Colorado’s EGS Ranking
Colorado has been ranked as having the highest EGS geothermal resource of all 50 states in the 3 to 4 km (9,850 to 13,125 ft) depth range (Tester et al., 2006). The technology is not ready to economically extract this heat. A modification of the crystalline rock, EGS technique may be closer to production. Colorado has a number of deep sedimentary basins and the temperatures in the deep portions of some of these basins exceed 150°C (300°F). Oil and gas companies have decades of experience in hydraulic fracturing of sedimentary rocks and at working at these temperatures. Electricity can be generated at these temperatures. During the next few years, the Raton Basin is likely to be drilled to a depth of about 3 km (9,850 ft) with the goal of developing a sedimentary rock enhanced geothermal system. This project will not require any experimental technology. The only unknown is how well heat can be extracted from these formations. If this project is successful, large areas of the sedimentary basins of Colorado will become prospective sedimentary EGS sites.
DOE, 2008, An Evaluation of Enhanced Geothermal Systems Technology, U. S. Department of Energy.
Tester et al., 2006, The Future of Geothermal Energy: Impact of Enhanced Geothermal Systems (EGS) on the United States in the 21stCentury, Massachusetts Institute of Technology.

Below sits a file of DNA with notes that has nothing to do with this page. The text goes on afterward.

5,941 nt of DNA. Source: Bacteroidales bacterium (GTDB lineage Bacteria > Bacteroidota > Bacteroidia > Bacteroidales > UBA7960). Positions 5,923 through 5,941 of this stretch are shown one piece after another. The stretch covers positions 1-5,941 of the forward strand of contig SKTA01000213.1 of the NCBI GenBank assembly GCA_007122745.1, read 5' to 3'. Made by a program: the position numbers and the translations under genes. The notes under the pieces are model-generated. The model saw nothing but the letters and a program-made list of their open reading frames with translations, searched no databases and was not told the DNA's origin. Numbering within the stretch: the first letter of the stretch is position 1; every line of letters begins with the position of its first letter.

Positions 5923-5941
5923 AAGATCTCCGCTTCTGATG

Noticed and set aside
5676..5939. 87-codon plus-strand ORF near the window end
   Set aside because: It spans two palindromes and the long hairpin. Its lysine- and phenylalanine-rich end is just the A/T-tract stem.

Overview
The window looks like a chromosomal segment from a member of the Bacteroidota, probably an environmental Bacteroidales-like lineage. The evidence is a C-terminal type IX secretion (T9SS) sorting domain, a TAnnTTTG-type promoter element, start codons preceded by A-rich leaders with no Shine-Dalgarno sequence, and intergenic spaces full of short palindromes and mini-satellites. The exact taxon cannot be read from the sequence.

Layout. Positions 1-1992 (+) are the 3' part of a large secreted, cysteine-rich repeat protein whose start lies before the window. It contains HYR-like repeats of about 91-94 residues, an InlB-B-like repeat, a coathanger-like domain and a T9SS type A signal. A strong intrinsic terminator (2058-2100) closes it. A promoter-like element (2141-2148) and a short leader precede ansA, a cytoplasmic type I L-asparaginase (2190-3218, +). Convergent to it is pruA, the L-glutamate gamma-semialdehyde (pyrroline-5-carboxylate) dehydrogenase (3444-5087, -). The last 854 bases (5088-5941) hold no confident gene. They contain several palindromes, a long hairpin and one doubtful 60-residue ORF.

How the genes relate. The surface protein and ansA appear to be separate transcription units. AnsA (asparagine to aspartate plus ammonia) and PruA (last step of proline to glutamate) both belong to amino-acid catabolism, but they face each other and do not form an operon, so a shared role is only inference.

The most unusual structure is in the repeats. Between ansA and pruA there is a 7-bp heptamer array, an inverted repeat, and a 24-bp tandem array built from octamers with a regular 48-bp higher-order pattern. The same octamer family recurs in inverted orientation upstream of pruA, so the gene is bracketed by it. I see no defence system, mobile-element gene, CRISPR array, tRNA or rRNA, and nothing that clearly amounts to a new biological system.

These heat pumps are used to supplement heating and air conditioning systems in buildings, both large and small. They only require an ambient ground temperature of around 55F rather than higher temperatures. They are perhaps the most under-appreciated energy-saving devices known.
They are variously known as geothermal heat pumps, geoexchange heat pumps, ground source heat pumps, and geosource heat pumps. Delta-Montrose Rural Electric Association is a leader in promoting the installation of these systems in Colorado. Although it is best to install the systems when a house is being built, a great advantage is that existing houses and buildings can be retrofitted with these systems.
Retrofitting the Governor’s Mansion with a geoexchange system lowered energy consumption by 70%. This success led to geoexchange being incorporated into the renovation of the Capitol. Users not only like the lower costs, but assert that it creates a more comfortable and enjoyable environment in their homes.
Heat pumps are systems that transfer heat and can transfer heat in the opposite direction to the temperature gradient, that is from a colder temperature to a hotter temperature. A common example of heat pump use is a refrigerator: heat is transferred from the freezer to the outside of the refrigerator, typically coils on the back or the underside.